The e-commerce companies hurt small retailers

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For many German dealers, China is a mystery. The market holds huge potential. How online shops in the Middle Kingdom can score - a guest post.

They are colorful, kitschy and overloaded: Chinese online shops take getting used to for Europeans, not only because of the unknown characters. Instead of minimalist design, the dealers in the Far East are overloading their pages, adding product information to product information and immersing their websites in bright colors. This is one of the reasons why some German retailers are skeptical towards the Far East; only a few have dared to move to China so far.

The market holds huge potential. The turnover in Chinese e-commerce in 2015 was around 570 billion euros. For comparison: The total retail revenue in Germany in the same period was 472 billion euros. According to forecasts, China expects sales of 871 billion euros by 2018. By 2020, the market is expected to be larger than the USA, Japan, Great Britain, Germany and France combined. And it should continue to grow. Because not all Chinese are online yet. The reason: the growing middle class, which already numbers 225 million people. That's around 70 percent of the total population in the United States.

For German retailers it is therefore worth considering entering the Chinese market. Also because products “Made in Germany” are highly regarded by Chinese consumers. The target group is mainly located in the big cities: the customers there usually have a higher income and a greater interest in international products. In addition, the Chinese are now more than ever looking for individuality in metropolises - including products and brands. This development extends to the rural regions.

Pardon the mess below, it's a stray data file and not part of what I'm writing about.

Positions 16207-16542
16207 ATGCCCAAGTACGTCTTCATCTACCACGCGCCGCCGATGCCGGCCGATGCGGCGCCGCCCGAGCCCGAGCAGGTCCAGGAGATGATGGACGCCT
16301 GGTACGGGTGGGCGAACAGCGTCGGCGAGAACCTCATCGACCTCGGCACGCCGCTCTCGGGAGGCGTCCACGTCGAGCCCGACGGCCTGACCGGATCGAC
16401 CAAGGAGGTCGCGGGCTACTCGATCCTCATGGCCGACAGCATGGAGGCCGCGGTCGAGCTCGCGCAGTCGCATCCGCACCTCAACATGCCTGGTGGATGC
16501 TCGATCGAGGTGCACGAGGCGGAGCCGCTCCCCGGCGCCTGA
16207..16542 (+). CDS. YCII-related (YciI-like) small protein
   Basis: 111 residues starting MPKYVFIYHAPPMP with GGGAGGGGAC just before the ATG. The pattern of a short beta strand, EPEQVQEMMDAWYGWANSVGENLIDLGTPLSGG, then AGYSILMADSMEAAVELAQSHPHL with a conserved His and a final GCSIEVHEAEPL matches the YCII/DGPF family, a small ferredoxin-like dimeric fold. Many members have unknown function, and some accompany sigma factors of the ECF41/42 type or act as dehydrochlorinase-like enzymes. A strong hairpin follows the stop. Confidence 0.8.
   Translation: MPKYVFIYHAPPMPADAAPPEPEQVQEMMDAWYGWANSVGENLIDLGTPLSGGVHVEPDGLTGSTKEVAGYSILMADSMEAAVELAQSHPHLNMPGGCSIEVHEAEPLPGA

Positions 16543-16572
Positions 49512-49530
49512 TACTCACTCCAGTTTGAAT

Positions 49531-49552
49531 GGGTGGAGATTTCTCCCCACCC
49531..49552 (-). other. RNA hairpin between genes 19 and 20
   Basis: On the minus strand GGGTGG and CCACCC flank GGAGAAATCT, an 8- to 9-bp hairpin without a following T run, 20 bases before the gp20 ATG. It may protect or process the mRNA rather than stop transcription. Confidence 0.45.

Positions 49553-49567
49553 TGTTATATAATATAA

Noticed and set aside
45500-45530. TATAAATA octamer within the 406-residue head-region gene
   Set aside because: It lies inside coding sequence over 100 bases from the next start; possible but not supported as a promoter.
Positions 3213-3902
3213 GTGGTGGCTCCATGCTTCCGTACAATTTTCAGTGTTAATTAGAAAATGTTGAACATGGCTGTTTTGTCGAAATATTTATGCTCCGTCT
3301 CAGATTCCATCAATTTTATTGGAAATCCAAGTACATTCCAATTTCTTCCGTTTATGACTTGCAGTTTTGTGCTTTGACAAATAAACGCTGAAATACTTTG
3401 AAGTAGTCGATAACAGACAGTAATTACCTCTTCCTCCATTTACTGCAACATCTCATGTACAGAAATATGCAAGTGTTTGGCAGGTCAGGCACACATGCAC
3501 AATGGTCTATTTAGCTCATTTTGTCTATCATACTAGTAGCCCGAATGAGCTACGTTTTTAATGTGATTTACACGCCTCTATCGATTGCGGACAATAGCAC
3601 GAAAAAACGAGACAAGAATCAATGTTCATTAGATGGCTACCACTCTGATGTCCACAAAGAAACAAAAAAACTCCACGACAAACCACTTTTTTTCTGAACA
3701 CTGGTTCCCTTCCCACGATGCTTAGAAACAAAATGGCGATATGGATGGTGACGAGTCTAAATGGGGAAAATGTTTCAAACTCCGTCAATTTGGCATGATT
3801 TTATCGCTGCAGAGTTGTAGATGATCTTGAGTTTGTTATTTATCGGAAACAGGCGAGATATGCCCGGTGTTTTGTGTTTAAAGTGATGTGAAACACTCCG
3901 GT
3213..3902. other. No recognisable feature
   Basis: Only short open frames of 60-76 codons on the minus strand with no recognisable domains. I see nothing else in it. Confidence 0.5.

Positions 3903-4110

But: What works in Germany can flop in China. Because there are extreme differences between cultures. A company that wants to try its hand at China should therefore first carefully approach the market. One possible and relatively risk-free way is via so-called cross-border e-commerce. Companies can thus sell goods in China without opening their own location there.

How do I reach the customer in China?

An easy way to get a foothold in China: marketplaces. Traditionally, almost everything runs through them. The largest online platform is Tmall from Alibaba, followed by JD Mall. Both marketplaces offer all product groups and each have a segment that focuses on international brands: Tmall Global and JD Worldwide. Dealers can set up their own page there and thus sell their products. However, this approach also has disadvantages. There is a risk that your own products will be placed next to counterfeit goods. And counterfeit products are available en masse from the market leader Tmall, despite all efforts.